Minimalism as Expressive Shape

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There’s a great quote about minimalism in a 2010 issue of Afterzine. In it, Peter Saville – the graphic designer behind Joy Division’s Unknown Pleasures cover art, along with other iconic images – frames minimalism as a reaction to modern times. “These are all responses to the overcrowded visual environment that we exist in,” he said. “One response to that is to make things bolder and brasher. The other approach is towards the nothing. White space, white furniture – which is technical and laboratory-like – has an academic intelligence to it. It’s the suggestion of negative space as a modern luxury. It’s negative space as thinking space. It is a luxury. Time and space are modern luxuries.”

Saville’s quote is a great way understand fashion today. On the one hand, brands such as Gucci have made a name for themselves off an over-the-top, maximalist and eccentric style that draws heavily on 1970s sleaze and ‘90s pop culture. On the other hand, minimalist lifestyle brands continue to pop up all over the place, neatly presenting their wares through a heavy use of block colors, sans-serif typefaces, and generous use of empty space. Hit the explore function on Instagram and it’s only a matter of time before you see photos of bare, white corners and empty skylines presented alongside modern, pseudo-punk imagery. Quieter, subtler aesthetics today live alongside bolder, brasher ones like the ying and yang.

In that context, minimalism feels refreshing because it’s quiet and serene. It hints at emptiness, or in Saville’s words “thinking space.” Minimalism is about the clean and simple style of Common Projects Achilles, which are well made, but don’t draw undue attention to themselves (or, at least, in theory). It’s the APC bomber that’s made from upgraded materials; the pair of unbranded Our Legacy jeans that fit well. Minimalism is appealing because it suggests comfort, ease, and leisure – silhouettes that are deliberately middle-of-the-road, allowing the body to breathe without being baggy. It’s an understated style that’s a slightly better version of things men are already wear – jeans, sneakers, and classic outerwear – which is why it’s such a great entry point into fashion. Next to Americana, nothing is more neutral in terms of geography or lifestyle. 

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In fact, minimalism at times can be wearable to a fault. In being so nondescript, it’s hard to tell why someone should pay top dollar for designer brands instead of the things you can find at high-street shops. Gracia Ventus, the writer behind The Rosenrot, has a nice post about this on her site. In the 1990s, when minimalism was last big, the style had two faces – avant-garde designers who deconstructed clothing to make a statement, then more mainstream takes such as those by Donna Karen and Calvin Klein.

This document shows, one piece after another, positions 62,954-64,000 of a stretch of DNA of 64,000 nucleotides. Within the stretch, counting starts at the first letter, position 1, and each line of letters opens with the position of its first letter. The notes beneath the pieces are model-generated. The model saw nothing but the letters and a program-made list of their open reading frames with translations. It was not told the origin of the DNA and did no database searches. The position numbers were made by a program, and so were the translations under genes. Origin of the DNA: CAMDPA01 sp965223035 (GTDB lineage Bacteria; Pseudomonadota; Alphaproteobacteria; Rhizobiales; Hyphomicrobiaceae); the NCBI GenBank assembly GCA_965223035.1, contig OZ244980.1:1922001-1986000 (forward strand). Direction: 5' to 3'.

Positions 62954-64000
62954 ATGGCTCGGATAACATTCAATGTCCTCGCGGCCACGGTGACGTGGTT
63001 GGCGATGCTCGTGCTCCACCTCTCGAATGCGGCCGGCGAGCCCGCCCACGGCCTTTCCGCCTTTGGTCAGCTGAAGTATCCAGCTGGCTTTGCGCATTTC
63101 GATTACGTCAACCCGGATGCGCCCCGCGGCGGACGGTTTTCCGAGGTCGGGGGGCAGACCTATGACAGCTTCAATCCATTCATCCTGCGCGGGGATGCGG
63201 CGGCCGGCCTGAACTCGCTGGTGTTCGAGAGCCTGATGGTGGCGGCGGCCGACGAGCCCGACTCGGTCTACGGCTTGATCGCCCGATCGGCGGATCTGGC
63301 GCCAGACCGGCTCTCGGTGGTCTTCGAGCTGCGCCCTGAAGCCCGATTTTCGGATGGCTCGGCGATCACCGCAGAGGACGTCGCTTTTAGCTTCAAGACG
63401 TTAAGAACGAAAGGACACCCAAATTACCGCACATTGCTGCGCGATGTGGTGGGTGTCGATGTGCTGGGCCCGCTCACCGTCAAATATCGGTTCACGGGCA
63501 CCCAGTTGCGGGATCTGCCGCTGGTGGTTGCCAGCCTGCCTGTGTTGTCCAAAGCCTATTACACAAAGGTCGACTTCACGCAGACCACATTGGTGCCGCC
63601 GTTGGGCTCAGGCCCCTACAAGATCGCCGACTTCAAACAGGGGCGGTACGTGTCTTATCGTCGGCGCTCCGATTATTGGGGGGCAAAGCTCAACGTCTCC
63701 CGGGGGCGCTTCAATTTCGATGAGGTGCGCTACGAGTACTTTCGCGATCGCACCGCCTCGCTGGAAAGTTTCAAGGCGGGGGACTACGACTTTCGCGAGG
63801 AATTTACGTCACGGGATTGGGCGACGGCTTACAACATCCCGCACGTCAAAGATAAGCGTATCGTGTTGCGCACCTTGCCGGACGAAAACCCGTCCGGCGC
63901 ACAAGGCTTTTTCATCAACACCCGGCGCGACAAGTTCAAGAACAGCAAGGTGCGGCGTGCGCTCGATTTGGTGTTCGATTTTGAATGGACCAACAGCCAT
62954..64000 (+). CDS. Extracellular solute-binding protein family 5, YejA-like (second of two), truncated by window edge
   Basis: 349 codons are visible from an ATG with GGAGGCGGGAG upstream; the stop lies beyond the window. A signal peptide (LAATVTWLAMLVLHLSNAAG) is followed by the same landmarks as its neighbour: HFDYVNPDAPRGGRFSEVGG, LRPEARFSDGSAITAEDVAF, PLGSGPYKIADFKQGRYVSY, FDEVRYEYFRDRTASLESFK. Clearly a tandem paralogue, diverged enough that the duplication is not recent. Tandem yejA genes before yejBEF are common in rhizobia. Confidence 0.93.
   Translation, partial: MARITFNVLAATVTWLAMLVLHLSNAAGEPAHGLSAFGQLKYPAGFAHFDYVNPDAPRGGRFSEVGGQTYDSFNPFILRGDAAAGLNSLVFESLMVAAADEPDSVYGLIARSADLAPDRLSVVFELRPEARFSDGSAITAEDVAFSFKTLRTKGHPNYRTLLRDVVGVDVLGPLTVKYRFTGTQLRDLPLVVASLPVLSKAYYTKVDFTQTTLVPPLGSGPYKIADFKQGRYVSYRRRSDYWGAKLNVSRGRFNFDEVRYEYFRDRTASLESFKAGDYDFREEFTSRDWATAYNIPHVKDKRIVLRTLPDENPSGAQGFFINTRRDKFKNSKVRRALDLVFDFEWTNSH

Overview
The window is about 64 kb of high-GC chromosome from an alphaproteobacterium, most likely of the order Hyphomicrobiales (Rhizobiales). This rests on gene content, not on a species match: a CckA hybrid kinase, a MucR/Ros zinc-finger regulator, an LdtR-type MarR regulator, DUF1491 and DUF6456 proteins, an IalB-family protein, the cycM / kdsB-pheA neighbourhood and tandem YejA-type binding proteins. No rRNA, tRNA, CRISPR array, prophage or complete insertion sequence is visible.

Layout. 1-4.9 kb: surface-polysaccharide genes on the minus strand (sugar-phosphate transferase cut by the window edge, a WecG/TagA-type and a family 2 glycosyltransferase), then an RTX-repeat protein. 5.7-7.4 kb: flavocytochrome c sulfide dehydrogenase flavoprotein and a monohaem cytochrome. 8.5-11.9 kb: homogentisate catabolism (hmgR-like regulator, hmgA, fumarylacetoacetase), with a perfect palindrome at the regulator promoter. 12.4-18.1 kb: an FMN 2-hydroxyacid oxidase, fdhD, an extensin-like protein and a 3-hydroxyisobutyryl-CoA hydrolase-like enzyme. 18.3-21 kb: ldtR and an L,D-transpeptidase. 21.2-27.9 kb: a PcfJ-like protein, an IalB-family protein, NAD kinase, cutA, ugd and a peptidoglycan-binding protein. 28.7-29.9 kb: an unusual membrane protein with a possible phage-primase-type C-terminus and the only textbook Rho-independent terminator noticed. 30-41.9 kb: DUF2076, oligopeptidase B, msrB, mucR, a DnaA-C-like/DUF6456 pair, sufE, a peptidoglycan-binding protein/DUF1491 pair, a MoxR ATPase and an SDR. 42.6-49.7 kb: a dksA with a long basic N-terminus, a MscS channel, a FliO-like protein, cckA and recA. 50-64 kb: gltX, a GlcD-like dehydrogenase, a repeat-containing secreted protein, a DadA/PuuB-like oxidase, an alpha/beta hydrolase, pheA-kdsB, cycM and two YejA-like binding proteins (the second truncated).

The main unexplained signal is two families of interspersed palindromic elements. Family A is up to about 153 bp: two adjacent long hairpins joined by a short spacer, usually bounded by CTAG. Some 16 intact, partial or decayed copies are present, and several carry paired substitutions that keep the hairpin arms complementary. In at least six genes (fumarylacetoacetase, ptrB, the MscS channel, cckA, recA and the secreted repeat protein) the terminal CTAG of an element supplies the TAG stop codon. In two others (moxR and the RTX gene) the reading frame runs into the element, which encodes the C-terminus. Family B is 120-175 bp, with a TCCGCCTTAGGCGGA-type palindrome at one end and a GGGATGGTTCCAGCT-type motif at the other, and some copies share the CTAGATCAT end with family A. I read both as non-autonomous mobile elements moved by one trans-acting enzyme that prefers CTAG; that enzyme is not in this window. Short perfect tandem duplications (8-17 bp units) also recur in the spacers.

The mainstream fashion of the ‘90s era was marked by the shift of focus to the female arena, in which designers such as Calvin Klein and Donna Karan made easy clothes for the modern working women. Klein himself identified his version of Minimalism as “an indulgence in superbly executed cut, quiet plays of colour tones and clean, strong shape.”

Although formal Minimalism discouraged figuration, Post-Minimalism allows casual references to the human body, as long as they appear in reductive a manner as possible, notably exemplified by Klein’s nondescript slinky slip dresses. […] 

In fact, this American brand of post-modern Minimalism was bordering on generic, so much so that it could not be separated from mass market offerings from Gap, Levi’s etc, other than through its label. In essence, the label itself became the sole compensating factor for the lack of fashion, because it was often found that the quality of the offerings did not correlate with price tags. The logo had ironically become the centerpiece, elevating mass-market quality products to high-fashion level, which then begs the question: how little is too little?

I like minimalism, but neither of those extremes appeal. Brands such as APC are almost indistinguishable from things you can find elsewhere for cheaper. Likewise, the easy adaptability of Common Projects means the look has been copied to death by other brands, making them near ubiquitous in big cities. If you’re paying this much money for clothes, do you really want to look like everyone else?